Hindu nationalists block a Turkish executive’s appointment as head of Air India

Former Turkish Airlines chairman Ilker Ayci, who was to take charge as Air India’s new CEO soon, has now reportedly declined the job offer. This follows opposition to his appointment from Hindu nationalist groups in India.

Citing the reason behind his rejection, Ayci said his appointment was “coloured” by the Indian local media.

“I have come to the conclusion that it would not be a feasible or an honourable decision to accept the position in the shadow of such a narrative,” Bloomberg quoted him saying in an email. A Tata Sons spokesperson confirmed the development today (March 1) to news agency Reuters.

Ayci’s decision has come days after the Tata group announced that he would take charge on or before April 1.

Roadblocks in Ayci’s appointment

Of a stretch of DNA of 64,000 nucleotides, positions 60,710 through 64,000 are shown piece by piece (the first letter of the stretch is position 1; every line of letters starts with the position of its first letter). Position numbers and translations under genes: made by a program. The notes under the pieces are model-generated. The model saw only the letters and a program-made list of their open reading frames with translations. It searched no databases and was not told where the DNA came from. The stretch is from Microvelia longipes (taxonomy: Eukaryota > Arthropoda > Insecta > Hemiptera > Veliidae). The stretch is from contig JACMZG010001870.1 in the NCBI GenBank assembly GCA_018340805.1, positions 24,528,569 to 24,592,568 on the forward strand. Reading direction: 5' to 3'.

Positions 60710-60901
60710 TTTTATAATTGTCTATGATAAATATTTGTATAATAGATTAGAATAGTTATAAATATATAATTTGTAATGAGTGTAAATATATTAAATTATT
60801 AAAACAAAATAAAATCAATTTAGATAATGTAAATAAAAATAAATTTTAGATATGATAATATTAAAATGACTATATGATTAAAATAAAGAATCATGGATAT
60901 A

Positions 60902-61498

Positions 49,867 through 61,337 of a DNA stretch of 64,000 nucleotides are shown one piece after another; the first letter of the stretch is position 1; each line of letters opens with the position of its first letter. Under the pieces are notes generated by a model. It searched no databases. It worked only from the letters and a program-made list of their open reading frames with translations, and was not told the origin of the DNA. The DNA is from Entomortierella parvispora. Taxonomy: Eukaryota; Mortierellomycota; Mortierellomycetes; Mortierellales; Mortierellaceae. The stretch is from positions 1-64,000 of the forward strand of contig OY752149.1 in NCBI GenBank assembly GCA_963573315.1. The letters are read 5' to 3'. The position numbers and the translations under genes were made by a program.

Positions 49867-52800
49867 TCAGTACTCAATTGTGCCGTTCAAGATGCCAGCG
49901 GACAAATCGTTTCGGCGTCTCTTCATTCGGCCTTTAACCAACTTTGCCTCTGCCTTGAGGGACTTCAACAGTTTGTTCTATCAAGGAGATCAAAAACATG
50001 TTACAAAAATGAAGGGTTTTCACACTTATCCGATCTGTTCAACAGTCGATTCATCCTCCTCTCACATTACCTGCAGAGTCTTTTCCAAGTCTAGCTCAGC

Since news of his appointment broke, the far-right Hindu nationalist group and Rashtriya Swayamsevak Sangh’s affiliate Swadeshi Jagaran Manch (SJM) had opposed Ayci’s appointment.

SJM asked the Tata group to reconsider its decision and told a national daily that the organisation was opposed to the “government clearing the appointment, keeping in mind issues of national security.”

In February, news agency PTI reported that the Narendra Modi government is planning to “scrupulously” carry out a thorough background check of Ilker Ayci. Quoting unnamed sources at India’s ministry of home affairs, it said once the government receives any communication on Ayci from either the Tatas or the civil aviation ministry, it will begin the process of “security clearance.”

The problem with Ilker Ayci’s name

Groups such as SJM had reservations about Ayci due to his proximity to the Turkish president. Born in Istanbul in 1971, Ayci has served as an advisor to Turkish president Recep Tayyip Erdogan when he was mayor of Istanbul in 1994-1998.

Tensions between India and Turkey have increased after Erdogan’s regime criticised India in 2020 for withdrawing Jammu and Kashmir’s special status that guaranteed special rights and protections to residents of the state.

However, in recent months, the two nations have been looking to mend ties.

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